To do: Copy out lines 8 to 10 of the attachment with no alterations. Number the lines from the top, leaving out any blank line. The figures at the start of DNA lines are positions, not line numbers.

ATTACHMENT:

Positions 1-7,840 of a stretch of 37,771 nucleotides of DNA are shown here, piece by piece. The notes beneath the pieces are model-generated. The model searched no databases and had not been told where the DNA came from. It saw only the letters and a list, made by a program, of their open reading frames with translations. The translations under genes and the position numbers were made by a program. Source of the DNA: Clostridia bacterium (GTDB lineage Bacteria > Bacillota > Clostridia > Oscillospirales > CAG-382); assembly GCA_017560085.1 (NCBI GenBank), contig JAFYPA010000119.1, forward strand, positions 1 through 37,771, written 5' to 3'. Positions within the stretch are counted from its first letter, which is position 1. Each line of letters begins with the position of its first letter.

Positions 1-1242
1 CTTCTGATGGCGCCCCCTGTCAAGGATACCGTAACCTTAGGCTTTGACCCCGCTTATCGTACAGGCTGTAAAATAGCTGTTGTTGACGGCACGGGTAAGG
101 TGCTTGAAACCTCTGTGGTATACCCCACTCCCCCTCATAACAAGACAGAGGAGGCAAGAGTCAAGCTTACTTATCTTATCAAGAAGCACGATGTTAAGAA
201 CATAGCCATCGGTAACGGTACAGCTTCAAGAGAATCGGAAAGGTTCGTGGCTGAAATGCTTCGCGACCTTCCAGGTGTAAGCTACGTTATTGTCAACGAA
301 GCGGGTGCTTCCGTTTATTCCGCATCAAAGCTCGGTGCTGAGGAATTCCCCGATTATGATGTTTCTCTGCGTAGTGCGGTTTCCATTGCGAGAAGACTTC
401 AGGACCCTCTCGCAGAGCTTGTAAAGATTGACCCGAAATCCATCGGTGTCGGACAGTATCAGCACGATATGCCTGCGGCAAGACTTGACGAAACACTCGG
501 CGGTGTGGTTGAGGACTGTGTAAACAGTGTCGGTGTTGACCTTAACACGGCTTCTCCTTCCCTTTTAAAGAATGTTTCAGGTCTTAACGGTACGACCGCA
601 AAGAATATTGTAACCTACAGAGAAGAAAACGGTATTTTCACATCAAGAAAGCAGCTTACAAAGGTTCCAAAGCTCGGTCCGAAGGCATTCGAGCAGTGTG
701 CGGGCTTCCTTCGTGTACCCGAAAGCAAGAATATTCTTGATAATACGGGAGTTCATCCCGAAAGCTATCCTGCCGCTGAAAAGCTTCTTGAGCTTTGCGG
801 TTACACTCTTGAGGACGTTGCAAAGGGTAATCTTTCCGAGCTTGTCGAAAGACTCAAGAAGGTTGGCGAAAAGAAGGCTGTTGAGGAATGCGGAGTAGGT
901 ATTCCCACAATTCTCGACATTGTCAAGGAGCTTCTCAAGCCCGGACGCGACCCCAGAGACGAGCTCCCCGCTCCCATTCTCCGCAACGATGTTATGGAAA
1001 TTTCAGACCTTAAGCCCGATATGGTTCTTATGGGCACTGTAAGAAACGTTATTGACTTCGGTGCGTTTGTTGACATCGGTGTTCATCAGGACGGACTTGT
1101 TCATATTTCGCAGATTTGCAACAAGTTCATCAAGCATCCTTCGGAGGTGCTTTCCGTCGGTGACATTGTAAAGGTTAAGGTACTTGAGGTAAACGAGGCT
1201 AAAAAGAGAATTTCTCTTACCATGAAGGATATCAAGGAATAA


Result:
501 CGGTGTGGTTGAGGACTGTGTAAACAGTGTCGGTGTTGACCTTAACACGGCTTCTCCTTCCCTTTTAAAGAATGTTTCAGGTCTTAACGGTACGACCGCA
601 AAGAATATTGTAACCTACAGAGAAGAAAACGGTATTTTCACATCAAGAAAGCAGCTTACAAAGGTTCCAAAGCTCGGTCCGAAGGCATTCGAGCAGTGTG
701 CGGGCTTCCTTCGTGTACCCGAAAGCAAGAATATTCTTGATAATACGGGAGTTCATCCCGAAAGCTATCCTGCCGCTGAAAAGCTTCTTGAGCTTTGCGG